Natalie Marzouka didn’t expect to meet the person she would eventually spend the rest of her life with at the book signing of an author she didn’t even like (and, as it turns out, for which her future husband didn’t care either). But that's exactly how she and Daniel Gould found each other one fateful day in the Big Apple. That first encounter may have been brief, but as the saying goes, anything's possible in a New York minute. The unsuspecting duo crossed paths again the very next day, and the theme of surprise and delight would happily carry through to their engagement and wedding day.
The two began planning their dream wedding with the guidance of their mothers as well as some very sage words from their wedding planner. "She told us to remember that though the wedding would be one of the most special days of our lives, it was only one day compared to the rest of our lives," confides Natalie. With that in mind, the pair set out to create a serene, relaxing destination wedding for their 200 guests, paying careful mind to incorporate the cultural traditions of both families (Daniel is African-American; Natalie is Haitian and Lebanese). "Our guests loved it," beams Natalie. The bride’s father contributed baklava he himself had baked, and the families helped with welcome gifts and music selection – the latter turning out to be the most unique aspect of the treasured day. "(We had) Haitian music, Arab music, old school R&B, Hip Hop, Reggae, Alternative. It was a blast, and we danced from the moment we walked into the reception to the end. It was a great merger of our three diverse cultures," notes Daniel.
The couple craved an autumnal color scheme with Moroccan/Eastern flair, aspects their wedding planner and florist melded with surprising ease. Seductive fall hues such as plums, oranges, and greens were incorporated into the décor, tones that were also reflected in Natalie's arresting bouquet. While Daniel left most of the decorative details to his bride, he was passionately involved in the selection of the attire he and his groomsmen wore. "The suits were custom-made by My.Suit in New York City and the shoes were custom-designed pairs of Converse. I chose the color scheme for the shoes and had each groomsman’s nickname embroidered on the outside of his pair."
Surrounded by shimmering candles, wicker elements, and organic branches reaching skyward, Natalie and Daniel added a few twists to the ceremony to highlight their eclectic personalities. In lieu of a traditional arch, a wood-framed mirror reflected the image of the couple during the vow exchange. The pair observed the African tradition of broom jumping, and incorporated a very special sand ceremony into the proceedings as well. “My sand was from Haiti,” shares Natalie, “and Daniel’s was from our last walk on the beach – taken the morning of the wedding – as single individuals." The groom had arranged for two very special family members to take part in the service as well. “I wanted to provide my father, Terry Gould, and my stepfather, Hollins Riley, the opportunity to speak during the ceremony since the dinner reception is usually reserved for the bride’s father. I also wanted to incorporate our three four-year-old nephews into the ceremony," he notes. A Champagne toast during the ceremony served as an unexpected and refreshing delight.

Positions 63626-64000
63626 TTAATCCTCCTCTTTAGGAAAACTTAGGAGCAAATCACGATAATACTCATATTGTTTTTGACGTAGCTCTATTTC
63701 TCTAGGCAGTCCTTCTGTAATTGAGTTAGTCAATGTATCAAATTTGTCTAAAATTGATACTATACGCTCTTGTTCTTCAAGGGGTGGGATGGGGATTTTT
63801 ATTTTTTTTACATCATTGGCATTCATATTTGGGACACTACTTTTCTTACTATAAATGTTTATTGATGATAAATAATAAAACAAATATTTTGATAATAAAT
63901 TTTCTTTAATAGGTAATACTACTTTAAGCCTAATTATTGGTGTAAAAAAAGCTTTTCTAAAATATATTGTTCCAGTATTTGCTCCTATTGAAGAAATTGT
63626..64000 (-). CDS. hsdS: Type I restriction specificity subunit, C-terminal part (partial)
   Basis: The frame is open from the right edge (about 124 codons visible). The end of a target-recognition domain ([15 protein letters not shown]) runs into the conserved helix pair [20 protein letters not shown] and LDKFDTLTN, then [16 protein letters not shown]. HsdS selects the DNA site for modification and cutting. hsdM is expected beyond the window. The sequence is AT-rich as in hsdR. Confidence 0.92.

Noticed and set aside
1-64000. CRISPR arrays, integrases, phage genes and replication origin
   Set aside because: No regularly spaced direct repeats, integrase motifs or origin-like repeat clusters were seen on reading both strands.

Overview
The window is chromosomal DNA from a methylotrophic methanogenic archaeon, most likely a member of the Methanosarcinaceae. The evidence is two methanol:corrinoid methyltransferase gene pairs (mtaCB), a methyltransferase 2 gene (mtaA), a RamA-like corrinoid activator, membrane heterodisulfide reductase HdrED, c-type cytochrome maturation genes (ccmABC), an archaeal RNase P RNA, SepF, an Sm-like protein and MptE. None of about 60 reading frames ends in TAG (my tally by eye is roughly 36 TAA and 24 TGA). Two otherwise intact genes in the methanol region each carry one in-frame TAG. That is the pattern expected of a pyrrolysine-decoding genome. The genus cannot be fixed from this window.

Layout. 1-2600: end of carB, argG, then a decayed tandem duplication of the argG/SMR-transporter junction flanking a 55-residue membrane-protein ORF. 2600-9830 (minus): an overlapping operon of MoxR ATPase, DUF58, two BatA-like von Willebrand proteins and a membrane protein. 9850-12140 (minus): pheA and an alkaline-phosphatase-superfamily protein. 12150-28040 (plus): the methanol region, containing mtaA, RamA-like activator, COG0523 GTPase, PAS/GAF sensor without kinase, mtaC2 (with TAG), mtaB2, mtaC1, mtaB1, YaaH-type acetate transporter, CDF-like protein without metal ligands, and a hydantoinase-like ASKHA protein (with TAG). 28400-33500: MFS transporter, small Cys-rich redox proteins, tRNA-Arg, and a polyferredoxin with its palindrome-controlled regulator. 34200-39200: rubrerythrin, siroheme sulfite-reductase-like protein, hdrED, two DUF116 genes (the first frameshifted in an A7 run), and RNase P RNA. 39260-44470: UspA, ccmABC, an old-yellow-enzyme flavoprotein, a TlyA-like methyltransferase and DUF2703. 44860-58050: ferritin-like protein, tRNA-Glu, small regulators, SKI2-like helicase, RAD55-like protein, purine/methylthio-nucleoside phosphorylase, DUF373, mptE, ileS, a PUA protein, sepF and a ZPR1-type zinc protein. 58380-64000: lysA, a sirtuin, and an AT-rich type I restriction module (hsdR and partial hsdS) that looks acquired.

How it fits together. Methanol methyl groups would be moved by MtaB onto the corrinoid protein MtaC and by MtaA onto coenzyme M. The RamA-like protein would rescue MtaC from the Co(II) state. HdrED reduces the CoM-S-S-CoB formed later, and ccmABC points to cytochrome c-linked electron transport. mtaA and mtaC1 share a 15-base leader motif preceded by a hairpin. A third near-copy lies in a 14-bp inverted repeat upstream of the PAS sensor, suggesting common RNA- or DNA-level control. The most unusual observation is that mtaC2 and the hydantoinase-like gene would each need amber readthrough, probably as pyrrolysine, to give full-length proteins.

After the service, guests were treated to culinary delights from all three cultures. Haitian kibbeh, lamb skewers, macaroni and cheese bites, Haitian rice with peas, and picklies (a Haitian hot sauce) were all enjoyed before a sit-down dinner was served. A feast of sea bass, beef fillet, and chicken breast was offered, accompanied by mesclun salad (topped with Natalie's favorite dressing, a recipe passed down from her father), steamed vegetables, and fried plantains. But for the bride, the cake, indeed, took the cake. "We had red velvet (my favorite), and Daniel's favorite, vanilla,” she explains of the cake flavors. “The design was a blend of my favorite colors, reflecting my eclectic persona and style. If it had been a piece of clothing, I just might have worn it!" she laughs.
Entertainment at the reception was diverse and infused with fun. "We had belly dancers perform, and I had my family gather their favorite Haitian songs,” says the bride. A photo booth provided take-home favors. "I wanted our guests to take something with them that they would want to show off, and everyone loves pictures,” asserts Natalie. “Plus, the booth came with great props!" Performances and photos aside, the bride and groom both felt the most memorable moment of the night was their first dance. "As cliché as it sounds, we felt like we were the only ones in the room,” admits Natalie. “And according to he feedback, we apparently acted that way, too!”
Words of wisdom from the happy couple? "We love watching [the video of] our ceremony and cocktail hour, so we wish we would have recorded the reception, too. We didn’t think it was something that was necessary, but in the end, all you have to look back on are memories and pictures,” advise the pair. “Also, make your special day reflect you both as a couple." Mission accomplished.